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Timing is Everything

Author: Paulette Solinski | Date: March 28, 2012

There’s a television show I watch called Hoarding (my guilty pleasure is now out) that involves people with serious psychological disorders who hoard massive amounts of stuff.  The stuff that they collect may even include garbage.  I was watching one episode that involved a particularly gross kitchen.  Immediately after that visual of filth, a commercial came on for a cupcake store.  I don’t think the cupcake store had a lot of appeal at that moment and probably didn’t get the positive reaction that it had hoped for.

I realized, as I have many times in the past, that timing is everything.

Since timing is a fundamental of dog training, it seemed like a good idea to talk about it.

Let’s say you get home from work and when you open the door, your dog is sitting in the doorway waiting for you but next to her is your chewed up television remote.  You understandably go crazy and start screaming “bad dog” and waving the remote in her face.  I’m not sure what your dog will have learned from this interaction -maybe that she shouldn’t go the door when she hears your car or maybe that you don’t like her to sit.  However, the one thing I am confident about is that she hasn’t learned that you had a problem with her eating your remote.   Instead, as hard as this is, you need to just move on and recognize that because you didn’t catch her in the act, she has no idea what she did wrong.  In fact, you might be discouraging her from doing a behavior you want – like greeting you nicely at the door.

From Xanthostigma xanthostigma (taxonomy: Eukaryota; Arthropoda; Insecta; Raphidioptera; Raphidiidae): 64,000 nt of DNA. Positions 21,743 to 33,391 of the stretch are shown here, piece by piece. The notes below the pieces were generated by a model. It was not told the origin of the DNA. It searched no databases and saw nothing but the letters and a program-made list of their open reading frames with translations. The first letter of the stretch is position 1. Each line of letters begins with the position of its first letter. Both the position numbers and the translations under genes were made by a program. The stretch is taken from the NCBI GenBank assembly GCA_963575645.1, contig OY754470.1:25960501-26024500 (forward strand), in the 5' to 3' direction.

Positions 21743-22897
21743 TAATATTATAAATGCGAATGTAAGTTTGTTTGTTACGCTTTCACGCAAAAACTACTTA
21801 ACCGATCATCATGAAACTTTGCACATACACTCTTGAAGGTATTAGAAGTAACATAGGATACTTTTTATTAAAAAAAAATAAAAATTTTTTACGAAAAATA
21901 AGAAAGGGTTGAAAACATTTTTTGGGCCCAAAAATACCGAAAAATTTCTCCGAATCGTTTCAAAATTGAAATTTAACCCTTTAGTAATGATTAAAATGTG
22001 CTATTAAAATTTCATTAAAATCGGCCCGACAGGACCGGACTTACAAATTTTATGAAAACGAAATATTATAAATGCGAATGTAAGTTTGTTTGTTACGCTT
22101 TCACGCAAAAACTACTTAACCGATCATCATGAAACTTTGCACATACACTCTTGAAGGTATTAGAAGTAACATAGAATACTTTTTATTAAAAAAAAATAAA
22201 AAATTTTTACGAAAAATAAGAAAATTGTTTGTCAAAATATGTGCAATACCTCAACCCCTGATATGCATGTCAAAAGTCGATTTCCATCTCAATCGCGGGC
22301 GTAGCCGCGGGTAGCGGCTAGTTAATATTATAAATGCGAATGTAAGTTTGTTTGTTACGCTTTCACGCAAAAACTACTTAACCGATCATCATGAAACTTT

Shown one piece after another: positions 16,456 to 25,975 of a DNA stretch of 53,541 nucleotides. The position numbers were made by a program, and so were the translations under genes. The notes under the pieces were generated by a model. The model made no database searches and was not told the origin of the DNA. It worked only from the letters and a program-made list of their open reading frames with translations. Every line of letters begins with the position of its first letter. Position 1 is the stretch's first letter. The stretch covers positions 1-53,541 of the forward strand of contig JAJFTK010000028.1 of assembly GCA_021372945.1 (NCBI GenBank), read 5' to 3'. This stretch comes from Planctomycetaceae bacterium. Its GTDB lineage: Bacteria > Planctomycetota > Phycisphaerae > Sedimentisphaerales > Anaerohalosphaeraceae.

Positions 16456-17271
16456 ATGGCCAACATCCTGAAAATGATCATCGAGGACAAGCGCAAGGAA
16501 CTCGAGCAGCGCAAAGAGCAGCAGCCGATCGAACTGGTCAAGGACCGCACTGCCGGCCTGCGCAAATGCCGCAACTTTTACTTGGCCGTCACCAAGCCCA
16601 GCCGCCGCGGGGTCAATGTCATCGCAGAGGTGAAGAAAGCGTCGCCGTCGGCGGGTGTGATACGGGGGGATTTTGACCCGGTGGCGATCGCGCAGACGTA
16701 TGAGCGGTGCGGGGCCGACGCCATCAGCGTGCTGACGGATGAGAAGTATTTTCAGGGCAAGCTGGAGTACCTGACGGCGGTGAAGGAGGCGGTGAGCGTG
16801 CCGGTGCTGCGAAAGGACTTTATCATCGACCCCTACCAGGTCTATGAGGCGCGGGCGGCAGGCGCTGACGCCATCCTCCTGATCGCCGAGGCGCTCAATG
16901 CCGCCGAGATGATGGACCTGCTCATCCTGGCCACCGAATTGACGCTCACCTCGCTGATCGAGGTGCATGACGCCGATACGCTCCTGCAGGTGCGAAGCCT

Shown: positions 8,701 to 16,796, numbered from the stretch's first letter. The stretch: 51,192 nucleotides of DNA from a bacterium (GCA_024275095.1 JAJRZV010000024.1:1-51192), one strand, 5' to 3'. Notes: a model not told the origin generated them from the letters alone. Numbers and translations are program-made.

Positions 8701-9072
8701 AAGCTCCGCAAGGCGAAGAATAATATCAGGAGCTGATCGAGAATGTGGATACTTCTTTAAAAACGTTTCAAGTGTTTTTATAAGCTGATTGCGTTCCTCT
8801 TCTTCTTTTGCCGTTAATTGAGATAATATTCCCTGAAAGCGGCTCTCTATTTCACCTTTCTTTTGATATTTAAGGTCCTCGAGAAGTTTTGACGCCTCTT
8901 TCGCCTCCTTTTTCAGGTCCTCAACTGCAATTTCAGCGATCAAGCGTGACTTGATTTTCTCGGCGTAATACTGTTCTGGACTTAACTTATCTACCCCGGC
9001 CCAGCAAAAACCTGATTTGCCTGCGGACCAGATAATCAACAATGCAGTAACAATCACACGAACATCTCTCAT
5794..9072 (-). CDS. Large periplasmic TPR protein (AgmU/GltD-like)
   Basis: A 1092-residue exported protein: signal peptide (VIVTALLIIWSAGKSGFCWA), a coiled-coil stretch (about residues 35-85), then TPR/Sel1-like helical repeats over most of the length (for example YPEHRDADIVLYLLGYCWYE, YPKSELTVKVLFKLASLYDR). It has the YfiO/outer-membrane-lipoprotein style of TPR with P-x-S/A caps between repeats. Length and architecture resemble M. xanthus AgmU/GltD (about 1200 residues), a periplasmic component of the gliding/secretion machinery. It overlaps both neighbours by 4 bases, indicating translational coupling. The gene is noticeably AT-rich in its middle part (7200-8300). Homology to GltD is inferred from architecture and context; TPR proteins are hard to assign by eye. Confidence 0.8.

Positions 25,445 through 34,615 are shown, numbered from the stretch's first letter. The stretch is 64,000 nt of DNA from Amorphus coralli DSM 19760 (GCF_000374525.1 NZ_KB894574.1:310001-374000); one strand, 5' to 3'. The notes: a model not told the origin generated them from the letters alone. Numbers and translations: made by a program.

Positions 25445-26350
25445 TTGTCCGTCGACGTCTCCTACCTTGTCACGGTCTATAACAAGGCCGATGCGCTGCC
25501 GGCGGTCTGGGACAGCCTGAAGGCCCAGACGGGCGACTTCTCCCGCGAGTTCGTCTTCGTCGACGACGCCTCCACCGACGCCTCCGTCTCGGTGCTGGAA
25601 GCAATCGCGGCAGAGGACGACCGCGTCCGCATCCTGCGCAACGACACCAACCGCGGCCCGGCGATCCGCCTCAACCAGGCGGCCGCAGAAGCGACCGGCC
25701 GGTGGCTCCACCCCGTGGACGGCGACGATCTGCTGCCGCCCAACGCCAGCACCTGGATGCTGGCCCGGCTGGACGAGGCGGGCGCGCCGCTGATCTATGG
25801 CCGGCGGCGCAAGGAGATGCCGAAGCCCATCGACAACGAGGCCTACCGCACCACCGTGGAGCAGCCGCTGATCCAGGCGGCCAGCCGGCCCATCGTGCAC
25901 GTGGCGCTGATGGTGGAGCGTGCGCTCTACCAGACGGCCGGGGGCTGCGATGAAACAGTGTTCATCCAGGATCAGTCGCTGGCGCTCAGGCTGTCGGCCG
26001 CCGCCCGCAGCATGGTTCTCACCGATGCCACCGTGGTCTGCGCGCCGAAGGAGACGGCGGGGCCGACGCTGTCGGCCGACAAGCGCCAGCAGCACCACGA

Dogs have a very short window in which they learn.

Studies have shown that period to be 1.3 seconds.  What that means is if they learn a behavior it must be immediately followed with a reinforcement – whether it’s a marker word (“yay”, “yes”, “good girl”) or a click from a clicker.  Ideally, we’d always have a treat ready to give to the dog in that 1.3 second period of time, but that’s not always going to be possible. In addition, a marker word helps us phase out treats when we’re ready to do that.  One effective way to handle a situation where you catch your dog chewing something she shouldn’t  it is to teach “drop it” – go up to her and offer to replace the item with something more appropriate and pleasant like a good toy or a treat.  When she drops the remote you say “yay” (or whatever marker word you are using) and give her the treat. Then, pick up that remote and read Greg Raub’s blog on prevention!




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